We’re now well beyond it being an issue of fairness, there is clear data that shows a diverse and inclusive workforce is the key to an organisation’s success.
That’s across diversity in gender, ethnicity and race. And that’s just common sense. Australia’s a diverse country — and that means users and customers come from diverse backgrounds. When you have a diverse workforce, with the broad viewpoints and ideas that are inherent in that, you’re going to be able to better serve your customers and users. And ultimately, be more successful.
There’s a way to go, but I’m optimistic, encouraged by the progress and excited about helping to drive change.
What advice would you share which has worked for you in building a sense of culture and community whilst working flexibly and managing a team who work flexibly ?
It’s been an incredibly human time — so the number one tip is being human. I’m mean, you are literally in people’s bedrooms, living rooms, kids are coming in and asking to have a biscuit and your parenting is on display — it’s all out there. But what that all means is making space for all that is super important.
I decided pretty early on that I didn’t want to be that mum who was telling her kids to go away every 5 minutes (which lets face it was the reality when we were homeschooling, and is still the case for my teams in Melbourne …#hanginthereVictorians) so I literally started every meeting by saying if the kids came in and needed something, folks would have to wait.
Being the boss of your boundaries has always been my mantra when it comes to flexibility and that has proven to be true now more than ever.
I’ve been so proud of my Googlers though — I’ve been sending regular updates, they have been supporting each other — we had one Googler set up a virtual kid sitting service so parents who were stuck could have the kids entertained while they took a meeting and the list goes on.
It’s my role as a leader to make sure there’s an environment, and a culture, that allows them to bring their whole selves to work — whether they are in the office or working from home.
Regardless of your location or work days — it’s the same values and principles that determine a great culture and foster a great community. It’s about setting the right tone, it’s about trust, and it’s about openness. People work hard and want to feel recognised, and rewarded for their efforts. I think that’s something we do particularly well at Google.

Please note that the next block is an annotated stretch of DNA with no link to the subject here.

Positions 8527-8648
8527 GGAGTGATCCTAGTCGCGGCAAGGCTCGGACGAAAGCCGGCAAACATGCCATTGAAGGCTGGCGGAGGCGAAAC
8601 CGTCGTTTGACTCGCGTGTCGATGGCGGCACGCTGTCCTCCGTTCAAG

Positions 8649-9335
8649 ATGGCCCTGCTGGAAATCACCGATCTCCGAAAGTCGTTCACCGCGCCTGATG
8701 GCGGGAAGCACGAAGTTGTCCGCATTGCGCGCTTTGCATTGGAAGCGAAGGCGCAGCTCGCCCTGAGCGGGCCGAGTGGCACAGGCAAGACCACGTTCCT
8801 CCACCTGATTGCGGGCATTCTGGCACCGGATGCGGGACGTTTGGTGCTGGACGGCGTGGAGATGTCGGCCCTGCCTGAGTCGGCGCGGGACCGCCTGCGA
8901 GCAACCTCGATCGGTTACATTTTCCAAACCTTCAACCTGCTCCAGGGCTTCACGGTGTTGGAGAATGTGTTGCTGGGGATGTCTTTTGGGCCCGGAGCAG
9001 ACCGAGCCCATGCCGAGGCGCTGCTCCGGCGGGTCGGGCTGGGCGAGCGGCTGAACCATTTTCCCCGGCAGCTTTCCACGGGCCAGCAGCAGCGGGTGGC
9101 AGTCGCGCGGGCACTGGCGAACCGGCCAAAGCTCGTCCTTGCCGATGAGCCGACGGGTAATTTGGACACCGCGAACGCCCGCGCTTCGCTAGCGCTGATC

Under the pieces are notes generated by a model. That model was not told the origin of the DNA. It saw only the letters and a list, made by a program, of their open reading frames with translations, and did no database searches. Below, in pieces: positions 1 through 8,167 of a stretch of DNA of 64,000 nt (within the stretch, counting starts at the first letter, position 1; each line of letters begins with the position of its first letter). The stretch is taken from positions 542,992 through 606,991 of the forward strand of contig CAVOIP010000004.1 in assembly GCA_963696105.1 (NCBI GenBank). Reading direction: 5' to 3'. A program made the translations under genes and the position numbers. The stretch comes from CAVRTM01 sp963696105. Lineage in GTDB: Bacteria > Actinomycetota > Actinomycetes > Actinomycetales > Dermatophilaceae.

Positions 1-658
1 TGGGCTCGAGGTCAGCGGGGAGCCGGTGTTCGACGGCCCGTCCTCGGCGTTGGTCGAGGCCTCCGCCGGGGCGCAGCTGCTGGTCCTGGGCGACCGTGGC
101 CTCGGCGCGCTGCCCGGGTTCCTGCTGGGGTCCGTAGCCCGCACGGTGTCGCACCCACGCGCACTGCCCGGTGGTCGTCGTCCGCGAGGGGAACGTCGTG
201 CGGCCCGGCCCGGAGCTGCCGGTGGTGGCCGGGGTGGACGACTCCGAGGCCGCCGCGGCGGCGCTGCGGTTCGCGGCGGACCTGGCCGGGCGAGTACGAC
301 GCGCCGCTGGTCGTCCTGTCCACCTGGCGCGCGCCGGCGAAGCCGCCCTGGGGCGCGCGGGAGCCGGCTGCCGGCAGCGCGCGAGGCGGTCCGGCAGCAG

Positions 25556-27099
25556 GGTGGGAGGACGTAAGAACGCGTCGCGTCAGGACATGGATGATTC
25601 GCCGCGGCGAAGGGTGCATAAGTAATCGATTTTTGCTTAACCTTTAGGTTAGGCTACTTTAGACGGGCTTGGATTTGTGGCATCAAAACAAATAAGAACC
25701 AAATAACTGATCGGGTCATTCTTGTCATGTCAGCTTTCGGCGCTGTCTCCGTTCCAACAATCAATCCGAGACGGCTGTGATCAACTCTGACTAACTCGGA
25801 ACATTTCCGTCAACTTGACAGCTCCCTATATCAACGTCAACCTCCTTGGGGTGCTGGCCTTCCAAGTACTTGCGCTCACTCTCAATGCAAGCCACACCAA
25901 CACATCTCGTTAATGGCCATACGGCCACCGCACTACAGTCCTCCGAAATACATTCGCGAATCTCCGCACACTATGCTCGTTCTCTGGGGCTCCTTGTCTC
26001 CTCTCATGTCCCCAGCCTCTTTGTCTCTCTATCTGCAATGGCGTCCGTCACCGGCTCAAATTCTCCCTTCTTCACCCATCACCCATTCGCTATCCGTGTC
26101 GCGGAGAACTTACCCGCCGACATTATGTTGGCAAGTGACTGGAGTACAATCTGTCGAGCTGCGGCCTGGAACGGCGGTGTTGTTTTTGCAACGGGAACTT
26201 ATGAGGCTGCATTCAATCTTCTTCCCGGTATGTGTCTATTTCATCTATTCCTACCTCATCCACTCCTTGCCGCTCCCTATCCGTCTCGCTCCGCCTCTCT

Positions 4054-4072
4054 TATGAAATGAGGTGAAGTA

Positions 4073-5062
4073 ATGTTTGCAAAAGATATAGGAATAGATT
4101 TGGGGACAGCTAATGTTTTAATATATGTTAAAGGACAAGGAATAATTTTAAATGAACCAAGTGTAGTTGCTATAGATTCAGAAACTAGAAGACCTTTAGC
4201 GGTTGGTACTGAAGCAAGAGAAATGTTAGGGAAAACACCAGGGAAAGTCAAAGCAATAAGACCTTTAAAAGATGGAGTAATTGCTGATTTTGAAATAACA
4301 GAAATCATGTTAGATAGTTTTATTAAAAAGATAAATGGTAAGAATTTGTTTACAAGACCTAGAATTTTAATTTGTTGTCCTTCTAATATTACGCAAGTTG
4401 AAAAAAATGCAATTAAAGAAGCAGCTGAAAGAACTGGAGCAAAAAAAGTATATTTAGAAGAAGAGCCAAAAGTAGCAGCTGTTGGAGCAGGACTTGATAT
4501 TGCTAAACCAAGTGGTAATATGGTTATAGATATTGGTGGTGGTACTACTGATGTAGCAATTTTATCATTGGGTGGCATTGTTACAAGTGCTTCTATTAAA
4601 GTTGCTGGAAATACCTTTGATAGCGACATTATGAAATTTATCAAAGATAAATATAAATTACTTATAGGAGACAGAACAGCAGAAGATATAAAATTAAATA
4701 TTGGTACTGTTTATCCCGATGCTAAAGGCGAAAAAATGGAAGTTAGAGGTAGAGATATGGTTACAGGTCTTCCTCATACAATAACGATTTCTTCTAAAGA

Give your crystal ball a polish for us. Is this really the beginning of the changes the world has desperately needed on so many fronts despite such harsh realities ?
I have always been an optimistic person, and try to find the Silva Linings…. and while I know so many of us want to close the door on 2020 and get past this, it would be a waste to simply pine for the way it was and not look at the bright side, look at what’s better and and try to make sustainable changes.
I think that outlook is more important now than ever before. It’s been an immensely difficult time for people around Australia and right around the world. That’s going to continue for some time. And we all hope that we can return to some level of normalcy as soon as possible.
From my perspective, I think we’ve seen the best of humanity, and innovation through this time.
The incredible and tireless efforts of essential workers — who’ve worked around the clock for months now with empathy and care in the service of others. We’ve seen the staggering things the human mind is capable of with creative, innovative thinking — as people, communities and organisations have quickly adapted to challenging circumstances, and I for one am not missing all the work travel and commute time.
There’s a lot of uncertainty right now- but I think we can all take comfort and draw hope for the future from what we’ve seen over the last few months in the way we’ve tackled this situation.
The new leaders of industry won’t simply go back to BAU, they will pivot and adopt the new best practices that we’ve seen to make work and life better.
Could you share your top 2 or 3 predictions for what the new future may hold and how workplaces will shape up heading into 2021 and beyond.
I think this year shows that predicting the future is harder than ever. But technology has clearly been crucial in how we stay connected at work and stay connected personally. And I think we will see technology play a critical role in education throughout 2021.
We’ve seen rapid growth there ourselves over the last few months -with 140 million students and teachers using G Suite for education. And there’s millions of people using Grow With Google where we offer free training, tools and events to help you grow your skills, career, or business. And we’ve been encouraged by the takeup. So I think the growth in education online will skyrocket.
I think we’ll see the nature of work change and adapt — and we will all need to be flexible around that. It’s likely to be more than the simple widespread adoption of working from home.
Through this period, we’ve seen people working in different ways. People are working in sprints, or working at different times that are more suitable, allowing them to pick up the kids or suit a time when they’re more productive. And I think we will see a lot of those habits and trends come into the traditional office.
Melanie shared her insights with Puffling’s Lija Wilson.